April 19, 2021
Congratulations to our first Global Change Center Diversity Fellows, Okeshola Idowu and Gabriel Borba! The new GCC Diversity Fellowships are awarded to incoming Ph.D. students from underrepresented communities, providing them with a 12-month assistantship and tuition. The aims of this fellowship are to engage students in difficult discussions of complex socio-environmental problems, learn from their diverse perspectives and life experiences, and equip them with the skills needed to drive change in communities of the U.S. and abroad. The focus of their research includes an emphasis on the social and/or environmental challenges associated with rapid global change, such as pollution, invasive species, climate change, and habitat loss.
Please join us in welcoming both of these exemplary Ph.D. candidates to our program!
In the fall of 2021, Okeshola Idowu will join the research group of Dr. Peter Vikesland of the Department of Civil and Environmental Engineering. Through his research with the Vikesland group, Okeshola intends to build upon his interdisciplinary background to gain expertise in the development of nanotechnology-enabled platforms for the detection of environmental contaminants. Knowing the impact that environmental contaminants have on climate change, species extinction and agriculture, his research will explore methods to reduce the production of pollutants for sustainable growth in areas undergoing urbanization. Before joining Virginia Tech, Okeshola completed his undergraduate degree in Civil Engineering at the University of Agriculture, Abeokuta in Nigeria followed by a M.Sc. in. Environmental Engineering at the Technical University of Darmstadt in Germany. Upon completion of his Ph.D. research, Okeshola intends to return to Nigeria to continue his work in addressing the consequences of environmental contaminants and creating early detection systems to eradicate them.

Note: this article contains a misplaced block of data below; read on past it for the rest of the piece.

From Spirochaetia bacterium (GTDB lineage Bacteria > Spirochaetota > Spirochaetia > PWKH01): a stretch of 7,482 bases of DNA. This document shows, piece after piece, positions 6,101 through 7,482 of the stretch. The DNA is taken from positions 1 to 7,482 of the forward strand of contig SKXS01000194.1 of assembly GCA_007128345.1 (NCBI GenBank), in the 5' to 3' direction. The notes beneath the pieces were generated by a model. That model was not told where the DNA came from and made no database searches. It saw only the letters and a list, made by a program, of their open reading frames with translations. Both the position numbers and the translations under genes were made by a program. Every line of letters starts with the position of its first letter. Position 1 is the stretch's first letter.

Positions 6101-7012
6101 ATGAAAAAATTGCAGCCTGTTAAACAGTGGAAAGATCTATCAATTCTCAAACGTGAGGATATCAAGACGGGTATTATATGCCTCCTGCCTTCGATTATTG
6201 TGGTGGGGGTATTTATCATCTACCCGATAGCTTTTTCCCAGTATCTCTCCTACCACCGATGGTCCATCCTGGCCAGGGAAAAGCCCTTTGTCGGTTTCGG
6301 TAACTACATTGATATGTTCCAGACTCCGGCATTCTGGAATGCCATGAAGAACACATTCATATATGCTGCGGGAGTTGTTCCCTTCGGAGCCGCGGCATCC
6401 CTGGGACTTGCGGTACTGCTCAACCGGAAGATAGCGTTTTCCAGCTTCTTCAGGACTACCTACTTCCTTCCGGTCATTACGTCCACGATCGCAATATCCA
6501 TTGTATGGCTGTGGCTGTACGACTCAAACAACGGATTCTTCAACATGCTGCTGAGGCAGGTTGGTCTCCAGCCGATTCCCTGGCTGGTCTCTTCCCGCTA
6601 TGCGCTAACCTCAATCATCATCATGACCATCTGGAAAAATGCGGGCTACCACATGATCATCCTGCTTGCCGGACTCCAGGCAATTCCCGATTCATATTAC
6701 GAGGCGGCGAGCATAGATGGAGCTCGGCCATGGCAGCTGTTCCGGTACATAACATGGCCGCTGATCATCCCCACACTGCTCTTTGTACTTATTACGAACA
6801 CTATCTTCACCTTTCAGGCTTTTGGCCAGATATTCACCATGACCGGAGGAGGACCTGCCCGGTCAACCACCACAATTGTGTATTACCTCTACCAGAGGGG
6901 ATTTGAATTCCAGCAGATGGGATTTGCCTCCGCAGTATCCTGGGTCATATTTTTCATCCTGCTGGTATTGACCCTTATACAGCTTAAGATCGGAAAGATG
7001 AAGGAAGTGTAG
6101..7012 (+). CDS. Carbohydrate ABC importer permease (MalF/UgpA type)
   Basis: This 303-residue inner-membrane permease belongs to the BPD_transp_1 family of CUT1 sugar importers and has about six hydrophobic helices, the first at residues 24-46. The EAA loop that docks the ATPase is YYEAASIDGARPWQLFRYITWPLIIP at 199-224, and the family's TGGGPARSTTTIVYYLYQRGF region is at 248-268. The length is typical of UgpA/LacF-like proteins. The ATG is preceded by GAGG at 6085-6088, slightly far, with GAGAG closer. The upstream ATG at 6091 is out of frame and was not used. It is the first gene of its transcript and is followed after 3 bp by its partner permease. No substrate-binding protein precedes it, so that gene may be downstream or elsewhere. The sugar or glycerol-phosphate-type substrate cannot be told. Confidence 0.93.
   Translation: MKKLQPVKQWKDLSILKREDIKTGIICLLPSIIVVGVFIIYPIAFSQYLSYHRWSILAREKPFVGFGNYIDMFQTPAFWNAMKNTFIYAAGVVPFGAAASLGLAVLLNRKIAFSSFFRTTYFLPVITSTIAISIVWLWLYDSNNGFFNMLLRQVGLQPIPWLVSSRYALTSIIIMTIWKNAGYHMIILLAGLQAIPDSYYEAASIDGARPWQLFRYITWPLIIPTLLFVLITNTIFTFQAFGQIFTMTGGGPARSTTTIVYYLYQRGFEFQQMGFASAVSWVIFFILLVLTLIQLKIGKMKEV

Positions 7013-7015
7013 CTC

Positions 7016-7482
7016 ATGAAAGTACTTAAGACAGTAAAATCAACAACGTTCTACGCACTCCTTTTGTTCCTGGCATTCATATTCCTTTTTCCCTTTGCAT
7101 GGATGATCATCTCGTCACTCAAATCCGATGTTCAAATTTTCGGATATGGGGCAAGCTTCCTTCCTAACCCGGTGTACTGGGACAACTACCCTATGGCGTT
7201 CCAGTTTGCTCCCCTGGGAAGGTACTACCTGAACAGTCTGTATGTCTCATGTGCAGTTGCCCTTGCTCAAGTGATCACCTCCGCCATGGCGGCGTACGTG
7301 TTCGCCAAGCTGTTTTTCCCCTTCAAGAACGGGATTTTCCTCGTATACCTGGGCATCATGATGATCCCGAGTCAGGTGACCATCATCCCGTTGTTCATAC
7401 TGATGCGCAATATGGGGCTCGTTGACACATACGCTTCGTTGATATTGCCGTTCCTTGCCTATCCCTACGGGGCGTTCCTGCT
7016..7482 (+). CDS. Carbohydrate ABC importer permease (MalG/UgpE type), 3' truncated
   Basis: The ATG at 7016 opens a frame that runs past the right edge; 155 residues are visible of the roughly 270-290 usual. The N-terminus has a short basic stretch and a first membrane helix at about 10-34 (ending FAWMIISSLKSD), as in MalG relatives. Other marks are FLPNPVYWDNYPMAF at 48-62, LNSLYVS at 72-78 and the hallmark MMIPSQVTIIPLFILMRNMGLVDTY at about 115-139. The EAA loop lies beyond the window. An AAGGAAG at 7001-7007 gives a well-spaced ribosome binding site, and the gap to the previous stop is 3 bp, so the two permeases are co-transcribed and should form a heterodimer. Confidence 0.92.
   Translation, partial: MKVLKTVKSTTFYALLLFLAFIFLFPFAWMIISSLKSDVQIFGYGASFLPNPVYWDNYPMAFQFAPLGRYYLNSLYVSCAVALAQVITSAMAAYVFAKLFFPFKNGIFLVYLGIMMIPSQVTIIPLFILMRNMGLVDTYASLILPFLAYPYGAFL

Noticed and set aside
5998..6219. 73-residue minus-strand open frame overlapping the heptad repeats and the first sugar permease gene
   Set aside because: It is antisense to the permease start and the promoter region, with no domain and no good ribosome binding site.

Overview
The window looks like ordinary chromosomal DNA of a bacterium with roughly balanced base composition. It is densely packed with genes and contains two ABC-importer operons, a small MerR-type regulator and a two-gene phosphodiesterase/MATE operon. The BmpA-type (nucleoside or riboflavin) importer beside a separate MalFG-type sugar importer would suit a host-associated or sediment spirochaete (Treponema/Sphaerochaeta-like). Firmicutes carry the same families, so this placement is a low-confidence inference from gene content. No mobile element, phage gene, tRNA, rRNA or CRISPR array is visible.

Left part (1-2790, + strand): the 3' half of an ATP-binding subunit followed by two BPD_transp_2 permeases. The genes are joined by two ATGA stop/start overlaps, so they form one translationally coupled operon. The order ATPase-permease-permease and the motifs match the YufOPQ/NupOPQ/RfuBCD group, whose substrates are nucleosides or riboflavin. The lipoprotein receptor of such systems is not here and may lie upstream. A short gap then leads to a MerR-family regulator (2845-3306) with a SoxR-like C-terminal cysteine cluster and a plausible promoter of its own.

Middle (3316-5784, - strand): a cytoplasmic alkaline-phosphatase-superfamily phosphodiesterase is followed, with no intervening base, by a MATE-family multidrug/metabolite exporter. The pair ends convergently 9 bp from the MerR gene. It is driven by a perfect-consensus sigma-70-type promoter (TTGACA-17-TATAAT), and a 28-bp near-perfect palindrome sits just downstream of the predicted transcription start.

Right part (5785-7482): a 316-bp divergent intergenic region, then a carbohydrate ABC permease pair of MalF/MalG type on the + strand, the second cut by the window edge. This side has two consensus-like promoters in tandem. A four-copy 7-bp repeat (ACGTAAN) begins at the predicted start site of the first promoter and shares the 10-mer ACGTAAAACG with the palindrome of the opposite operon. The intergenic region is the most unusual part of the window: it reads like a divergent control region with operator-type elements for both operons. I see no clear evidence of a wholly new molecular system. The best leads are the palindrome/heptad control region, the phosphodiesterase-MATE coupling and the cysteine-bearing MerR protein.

Gabriel Borba, also joining the Hokie community in the fall of 2021, will conduct his research in the laboratory of Dr. Leandro Castello of the Department of Fish and Wildlife Conservation. As a direct descendant of the Pardo ethnicity of South America, which refers to descendants of the collective European, Amerindian, and West African diasporas, Gabriel intends to study the impact of climate change, habitat loss, and overfishing on the lives of indigenous Amazonians. Specifically, he intends to investigate how climate change and floodplain deforestation affects the hydrology of Amazon rivers and fish habitat, thus impacting fish catch and the livelihood of Amazonians. Prior to joining Virginia Tech, Gabriel completed his undergraduate degree in Biological Science at the Federal University of Rio Grande in Rio Grande, Brazil followed by a Master’s in Ecology at the National Institute for Amazonian Research in Manaus, Brazil.